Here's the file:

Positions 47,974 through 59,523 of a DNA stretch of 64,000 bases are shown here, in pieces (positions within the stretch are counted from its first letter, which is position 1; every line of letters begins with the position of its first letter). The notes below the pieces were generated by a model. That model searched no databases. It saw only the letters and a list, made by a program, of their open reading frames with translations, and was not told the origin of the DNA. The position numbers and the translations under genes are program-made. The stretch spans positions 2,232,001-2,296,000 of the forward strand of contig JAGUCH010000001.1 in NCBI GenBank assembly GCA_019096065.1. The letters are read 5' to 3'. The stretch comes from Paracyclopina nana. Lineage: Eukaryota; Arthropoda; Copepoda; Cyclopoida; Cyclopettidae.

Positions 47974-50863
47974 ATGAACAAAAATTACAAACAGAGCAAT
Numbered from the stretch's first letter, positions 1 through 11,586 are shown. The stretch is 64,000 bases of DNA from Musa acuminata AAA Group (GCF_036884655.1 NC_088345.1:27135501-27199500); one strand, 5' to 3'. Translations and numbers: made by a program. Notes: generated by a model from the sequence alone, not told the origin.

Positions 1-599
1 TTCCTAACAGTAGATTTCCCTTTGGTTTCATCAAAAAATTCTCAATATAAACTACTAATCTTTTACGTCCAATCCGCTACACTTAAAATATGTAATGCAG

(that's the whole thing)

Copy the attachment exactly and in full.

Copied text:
Positions 47,974 through 59,523 of a DNA stretch of 64,000 bases are shown here, in pieces (positions within the stretch are counted from its first letter, which is position 1; every line of letters begins with the position of its first letter). The notes below the pieces were generated by a model. That model searched no databases. It saw only the letters and a list, made by a program, of their open reading frames with translations, and was not told the origin of the DNA. The position numbers and the translations under genes are program-made. The stretch spans positions 2,232,001-2,296,000 of the forward strand of contig JAGUCH010000001.1 in NCBI GenBank assembly GCA_019096065.1. The letters are read 5' to 3'. The stretch comes from Paracyclopina nana. Lineage: Eukaryota; Arthropoda; Copepoda; Cyclopoida; Cyclopettidae.

Positions 47974-50863
47974 ATGAACAAAAATTACAAACAGAGCAAT
Numbered from the stretch's first letter, positions 1 through 11,586 are shown. The stretch is 64,000 bases of DNA from Musa acuminata AAA Group (GCF_036884655.1 NC_088345.1:27135501-27199500); one strand, 5' to 3'. Translations and numbers: made by a program. Notes: generated by a model from the sequence alone, not told the origin.

Positions 1-599
1 TTCCTAACAGTAGATTTCCCTTTGGTTTCATCAAAAAATTCTCAATATAAACTACTAATCTTTTACGTCCAATCCGCTACACTTAAAATATGTAATGCAG